CAVE: Blixa [Bargeld, former Bad Seeds guitarist], usually after a record, would come up to me and go, “Darling, we’ve made a good record.” And then, “Goodbye.” That always meant a whole lot to me.

DOMINIK: Would he tell you if he didn’t like something?

CAVE: Oh, yeah. One time I wrote this song called “Sheep May Safely Graze,” which was about my child, and how I’ll protect him from the wolves and the crocodiles. It was, to be fair, a pretty sentimental kind of thing. Blixa came over and said, “Darling, let’s leave that one for the child.” [laughs] “Go home and play it to him. Let’s not inflict that on the world.


Blixa cooking black risotto on a German television - to quote the comments ‘clearly Bargeld is the king of Goth’.

I will tell you two things about our psyche. First, I refer you to Walter Benjamin’s essay on the destructive character, which he describes as handsome and friendly, whose only motto is “to create space.” How do you think a destructive personality creates space? This is another tie-in to einstuerzende. The Neubau/Altbau dichotomy points to historical dimension in our work. It’s not architectural destruction that haunts us. It’s the rift torn in the culture of Europe and especially Germany. The prewar avant-garde tradition was completely severed. There was no German tradition one could refer to without feeling guilty. That culture which existed before the war is rightly forbidden to us, because of what it led to - or at best, did not prevent. Connect the “destructive character” with this historical perspective and you have a key to our method and madness. It means that love songs are possible.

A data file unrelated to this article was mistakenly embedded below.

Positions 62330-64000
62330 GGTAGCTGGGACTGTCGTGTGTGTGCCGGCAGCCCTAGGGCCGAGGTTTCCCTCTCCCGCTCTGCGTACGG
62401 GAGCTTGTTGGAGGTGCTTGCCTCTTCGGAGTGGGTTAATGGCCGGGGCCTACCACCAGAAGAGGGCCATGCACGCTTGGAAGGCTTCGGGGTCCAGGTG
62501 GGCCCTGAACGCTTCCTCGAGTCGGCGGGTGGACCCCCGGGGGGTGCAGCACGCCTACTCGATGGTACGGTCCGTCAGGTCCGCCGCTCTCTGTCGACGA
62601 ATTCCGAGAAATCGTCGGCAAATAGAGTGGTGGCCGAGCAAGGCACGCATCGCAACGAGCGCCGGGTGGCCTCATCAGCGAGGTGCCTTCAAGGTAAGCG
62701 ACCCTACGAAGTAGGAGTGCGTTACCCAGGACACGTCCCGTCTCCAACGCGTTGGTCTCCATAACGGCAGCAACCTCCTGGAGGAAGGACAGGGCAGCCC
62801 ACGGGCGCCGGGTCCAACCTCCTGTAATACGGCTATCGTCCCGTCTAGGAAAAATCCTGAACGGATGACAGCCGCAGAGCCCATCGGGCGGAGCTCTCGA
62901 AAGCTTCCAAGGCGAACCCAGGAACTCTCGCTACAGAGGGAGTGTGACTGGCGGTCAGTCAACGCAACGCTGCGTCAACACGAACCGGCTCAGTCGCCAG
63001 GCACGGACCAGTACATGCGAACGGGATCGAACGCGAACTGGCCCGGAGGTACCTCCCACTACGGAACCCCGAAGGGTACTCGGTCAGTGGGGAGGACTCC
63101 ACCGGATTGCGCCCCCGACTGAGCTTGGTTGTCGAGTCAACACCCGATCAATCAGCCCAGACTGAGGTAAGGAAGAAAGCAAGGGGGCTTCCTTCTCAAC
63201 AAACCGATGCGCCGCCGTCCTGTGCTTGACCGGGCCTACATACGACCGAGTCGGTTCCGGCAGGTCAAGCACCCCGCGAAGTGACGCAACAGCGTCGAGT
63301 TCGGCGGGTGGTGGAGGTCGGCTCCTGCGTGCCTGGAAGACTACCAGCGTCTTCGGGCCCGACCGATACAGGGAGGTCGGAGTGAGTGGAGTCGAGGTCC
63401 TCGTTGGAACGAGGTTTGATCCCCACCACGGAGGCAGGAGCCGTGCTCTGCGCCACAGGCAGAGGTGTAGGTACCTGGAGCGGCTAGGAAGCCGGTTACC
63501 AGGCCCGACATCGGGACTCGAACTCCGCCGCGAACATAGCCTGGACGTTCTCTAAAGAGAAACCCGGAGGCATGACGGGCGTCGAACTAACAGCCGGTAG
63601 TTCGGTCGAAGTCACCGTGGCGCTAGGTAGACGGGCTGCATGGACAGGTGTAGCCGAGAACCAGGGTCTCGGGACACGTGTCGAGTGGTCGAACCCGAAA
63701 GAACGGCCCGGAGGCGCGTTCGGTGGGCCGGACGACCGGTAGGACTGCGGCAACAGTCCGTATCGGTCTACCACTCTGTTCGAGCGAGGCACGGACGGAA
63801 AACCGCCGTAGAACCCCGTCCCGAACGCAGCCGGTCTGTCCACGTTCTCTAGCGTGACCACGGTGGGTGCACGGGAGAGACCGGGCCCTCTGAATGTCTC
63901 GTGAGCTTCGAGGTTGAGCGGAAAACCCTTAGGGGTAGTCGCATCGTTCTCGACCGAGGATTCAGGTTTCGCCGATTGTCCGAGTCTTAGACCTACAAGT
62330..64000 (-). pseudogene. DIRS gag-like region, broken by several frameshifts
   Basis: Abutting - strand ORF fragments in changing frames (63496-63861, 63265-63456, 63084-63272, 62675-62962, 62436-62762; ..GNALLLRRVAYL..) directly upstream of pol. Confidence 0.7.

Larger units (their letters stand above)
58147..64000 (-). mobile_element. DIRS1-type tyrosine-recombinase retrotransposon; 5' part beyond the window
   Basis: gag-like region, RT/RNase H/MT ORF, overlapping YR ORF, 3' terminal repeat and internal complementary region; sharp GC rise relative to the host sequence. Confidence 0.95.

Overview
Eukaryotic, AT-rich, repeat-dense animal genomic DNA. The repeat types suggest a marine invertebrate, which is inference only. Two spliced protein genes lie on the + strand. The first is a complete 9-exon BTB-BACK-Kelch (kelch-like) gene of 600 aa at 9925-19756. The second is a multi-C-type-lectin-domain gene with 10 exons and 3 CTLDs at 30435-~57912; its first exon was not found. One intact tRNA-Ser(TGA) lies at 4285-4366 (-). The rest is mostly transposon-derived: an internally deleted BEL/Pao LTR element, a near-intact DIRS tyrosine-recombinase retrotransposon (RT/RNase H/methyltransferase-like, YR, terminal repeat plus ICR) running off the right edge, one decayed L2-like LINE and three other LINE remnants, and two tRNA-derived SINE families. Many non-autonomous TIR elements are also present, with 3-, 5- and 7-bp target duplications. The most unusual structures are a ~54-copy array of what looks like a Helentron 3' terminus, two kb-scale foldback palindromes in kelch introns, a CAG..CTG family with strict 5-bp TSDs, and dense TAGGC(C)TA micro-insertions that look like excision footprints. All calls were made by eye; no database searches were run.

—  Blixa Bargeld